Wednesday, March 21, 2012

Ringer: That Woman's Never Been a Victim Her Entire Life (1.18)

After staggering plotlines far longer than what is reasonably sane, Ringer seems to be burning through the lingering story arcs in time for its approaching finale. As a result, there's a definite sense of forward momentum that pulses through this episode. Just like the pushing of financial hooey a couple of weeks back and the repetition of one-sided phone calls in... every damn episode, there was a definite over-reliance tonight on characters vanishing without a trace, but the show did a neat job of tying together the frequently scattered ensemble cast, all of whom interacted with each other in at least some capacity this week.

The show is at the point where keeping Bridget and Siobhan apart has crossed into annoying levels of contrivance, but the writers are still able to drain material out of the various contradictions between both women. There's an impressive scene towards the beginning of the hour in which Henry seemingly works out that Siobhan is irrefutably nuts, leading to a brief sojourn where Siobhan prepares to give up the suicide charade... while at the same time Bridget is becoming even more of a good wife to Andrew, staying at his hospital bedside and worrying like a loved one should. Then there's that flash of resentment that crosses Siobhan's face when she discovers that Andrew took a bullet for her sister, as well as Juliet coming clean about the Wild Things saga to Bridget. Ringer has always been at its best when the lines between both protagonists are blurred, and I thought the show did a strong job with running with that this episode.

Juliet's story brought to mind that she's actually very similar to Bridget, in that both women made nutty decisions in the heat of the moment, and are now stuck in the middle of ever-worsening consequences. Dare I say it, I also think Zoey Deutch is stronger at conveying that sense of hopelessness than Sarah Michelle Gellar. Or maybe that's just the writing, Juliet being a far more linear character compared to the continuity-flailing Bridget. Juliet's subplot here proved once again sort of emotional, with Catherine returning to bitch-on-wheels mode and Juliet again finding common ground with her stepmother in a time of crisis. These relationships have been scrambled so wildly over the course of the season, but at its heart the make-shift Martin family of Andrew, Bridget and Juliet are generally pretty affecting. Especially now that Andrew's 'shadowy wife-killer fake-out hour' phase seems to have been abruptly pulled from the schedule and Bridget told him all about the hitman in the pilot. Remember all that? September, folks!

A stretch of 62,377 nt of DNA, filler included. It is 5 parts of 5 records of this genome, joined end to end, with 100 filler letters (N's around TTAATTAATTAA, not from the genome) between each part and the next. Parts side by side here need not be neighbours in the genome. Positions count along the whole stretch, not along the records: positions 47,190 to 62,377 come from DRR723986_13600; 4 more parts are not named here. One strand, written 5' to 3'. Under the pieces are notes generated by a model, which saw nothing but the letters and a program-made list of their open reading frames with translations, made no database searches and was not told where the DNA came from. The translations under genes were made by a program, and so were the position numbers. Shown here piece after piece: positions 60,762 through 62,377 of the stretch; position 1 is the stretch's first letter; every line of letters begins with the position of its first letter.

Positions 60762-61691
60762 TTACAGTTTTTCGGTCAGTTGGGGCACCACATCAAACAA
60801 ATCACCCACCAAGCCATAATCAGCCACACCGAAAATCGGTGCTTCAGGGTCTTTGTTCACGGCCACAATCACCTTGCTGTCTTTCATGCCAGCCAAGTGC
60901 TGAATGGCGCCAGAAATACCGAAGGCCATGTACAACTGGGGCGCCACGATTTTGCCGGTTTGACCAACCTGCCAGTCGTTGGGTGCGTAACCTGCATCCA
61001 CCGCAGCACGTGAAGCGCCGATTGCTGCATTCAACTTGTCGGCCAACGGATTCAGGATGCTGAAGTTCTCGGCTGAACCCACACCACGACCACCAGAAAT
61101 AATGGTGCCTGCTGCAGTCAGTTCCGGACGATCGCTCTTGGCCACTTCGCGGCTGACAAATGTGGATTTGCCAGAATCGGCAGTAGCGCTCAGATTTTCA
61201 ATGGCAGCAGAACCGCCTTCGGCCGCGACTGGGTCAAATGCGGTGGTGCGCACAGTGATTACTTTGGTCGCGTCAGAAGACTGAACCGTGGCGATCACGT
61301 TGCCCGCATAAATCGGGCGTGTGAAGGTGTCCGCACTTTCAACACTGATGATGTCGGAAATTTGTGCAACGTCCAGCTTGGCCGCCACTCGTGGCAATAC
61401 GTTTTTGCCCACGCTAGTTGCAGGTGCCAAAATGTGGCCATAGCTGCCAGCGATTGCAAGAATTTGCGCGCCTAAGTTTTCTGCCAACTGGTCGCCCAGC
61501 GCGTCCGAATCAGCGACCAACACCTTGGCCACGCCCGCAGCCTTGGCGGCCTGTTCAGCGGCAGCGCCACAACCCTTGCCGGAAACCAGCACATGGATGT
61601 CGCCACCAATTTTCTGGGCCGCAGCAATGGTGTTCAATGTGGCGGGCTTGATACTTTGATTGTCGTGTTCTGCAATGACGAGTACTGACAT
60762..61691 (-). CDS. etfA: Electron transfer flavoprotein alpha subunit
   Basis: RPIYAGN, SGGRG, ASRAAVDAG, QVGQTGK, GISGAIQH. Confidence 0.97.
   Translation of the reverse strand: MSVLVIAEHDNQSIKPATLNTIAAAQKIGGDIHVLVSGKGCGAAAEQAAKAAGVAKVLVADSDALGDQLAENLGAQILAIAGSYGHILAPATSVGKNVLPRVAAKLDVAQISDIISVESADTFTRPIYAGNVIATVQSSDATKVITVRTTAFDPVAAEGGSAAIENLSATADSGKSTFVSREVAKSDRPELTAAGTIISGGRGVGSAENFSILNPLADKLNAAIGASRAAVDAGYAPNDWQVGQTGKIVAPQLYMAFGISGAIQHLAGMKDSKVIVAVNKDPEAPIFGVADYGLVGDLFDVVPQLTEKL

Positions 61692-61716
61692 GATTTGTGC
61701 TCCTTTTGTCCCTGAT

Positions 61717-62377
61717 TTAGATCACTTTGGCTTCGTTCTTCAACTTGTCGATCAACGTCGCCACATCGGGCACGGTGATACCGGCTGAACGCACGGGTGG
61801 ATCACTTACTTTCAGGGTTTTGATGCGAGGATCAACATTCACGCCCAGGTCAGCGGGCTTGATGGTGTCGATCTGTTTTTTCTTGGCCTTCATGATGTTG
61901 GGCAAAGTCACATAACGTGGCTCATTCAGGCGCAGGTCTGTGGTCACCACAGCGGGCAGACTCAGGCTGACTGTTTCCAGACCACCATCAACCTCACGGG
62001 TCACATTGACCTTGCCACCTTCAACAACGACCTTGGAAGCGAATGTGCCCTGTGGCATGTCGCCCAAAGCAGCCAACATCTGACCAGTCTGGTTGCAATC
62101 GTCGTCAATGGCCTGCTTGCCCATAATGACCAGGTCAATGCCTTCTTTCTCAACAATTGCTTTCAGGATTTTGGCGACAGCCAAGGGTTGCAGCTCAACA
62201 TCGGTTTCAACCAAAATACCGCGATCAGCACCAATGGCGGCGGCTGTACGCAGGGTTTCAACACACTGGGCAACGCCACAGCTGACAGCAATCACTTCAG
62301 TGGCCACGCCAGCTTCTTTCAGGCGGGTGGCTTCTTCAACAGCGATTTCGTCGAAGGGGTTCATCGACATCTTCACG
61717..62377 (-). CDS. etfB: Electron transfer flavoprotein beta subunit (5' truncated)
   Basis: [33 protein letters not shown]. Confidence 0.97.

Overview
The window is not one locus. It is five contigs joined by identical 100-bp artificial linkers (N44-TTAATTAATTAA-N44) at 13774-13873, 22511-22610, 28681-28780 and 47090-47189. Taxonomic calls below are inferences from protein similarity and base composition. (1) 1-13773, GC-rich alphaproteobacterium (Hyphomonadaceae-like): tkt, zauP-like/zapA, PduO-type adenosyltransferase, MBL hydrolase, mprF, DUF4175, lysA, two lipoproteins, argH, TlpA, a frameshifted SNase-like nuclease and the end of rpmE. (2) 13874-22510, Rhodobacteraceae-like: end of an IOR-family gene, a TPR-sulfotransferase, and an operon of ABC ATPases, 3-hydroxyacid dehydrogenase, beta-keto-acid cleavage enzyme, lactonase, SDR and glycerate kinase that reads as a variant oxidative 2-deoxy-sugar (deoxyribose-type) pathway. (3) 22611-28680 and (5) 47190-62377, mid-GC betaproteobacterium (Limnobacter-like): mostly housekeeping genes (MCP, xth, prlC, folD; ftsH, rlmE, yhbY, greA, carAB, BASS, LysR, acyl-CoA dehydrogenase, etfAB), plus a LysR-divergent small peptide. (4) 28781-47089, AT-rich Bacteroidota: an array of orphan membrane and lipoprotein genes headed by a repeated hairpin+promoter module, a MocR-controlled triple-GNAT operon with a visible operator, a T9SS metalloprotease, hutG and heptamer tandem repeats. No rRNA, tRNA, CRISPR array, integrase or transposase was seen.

Par for the course, the convoluted nature of Ringer's serialized insanity continues to rear its ugly head. Seriously, I'm trying to keep up with it all, but sometimes you can't help but get lost -- there's a body... of an assassin... who tried to kill Bridget... but Machado thinks he tried to kill Siobhan... who is actually Bridget... and Malcolm's dead? I can't really explain why Malcolm's demise is the go-to theory, but his vanishing act has been treated like such a non-event (and Bridget seems to be exhibiting a spectacular lack of emotion when it comes to his probable murder), that it feels like this is a story that's been unexpectedly bungled midway through production.

There's also the matter of cheap contrivance at every opportunity, from the pencil rub in Olivia's apartment to the horrible tarot card thing, but, like I said last week, I'm really at the point where this stuff washes over me now. With what is likely the series finale right around the corner, we may as well enjoy the show for what it is at this point. At least this one was half-way decent... B

Guest stars Zoey Deutch (Juliet Martin); Gregory Harrison (Tim Arbogast); Justin Bruening (Tyler Barrett); Sean Patrick Thomas (Solomon Vessida); Dasha Flynn (Oksana); Kosha Patel (Mia Patel); Noah Watts (Daniel Eknath); Andrea Roth (Catherine Martin)
Writer Hank Chilton Director Scott White

1 comment:

  1. Fantastic review. I think this is the first time you've enjoyed an episode more than me!

    We do agree on everything though, particularly on Juliet and Bridget's similarities. I wrote in my review that I'd like to seem them share some sort of bond. It's funny that such a disjointed story line might actually be what causes Bridget to break her silence.

    You make a good point about enjoying it while it lasts though. It may be the sloppiest serial on television, but it's unbelievably fun.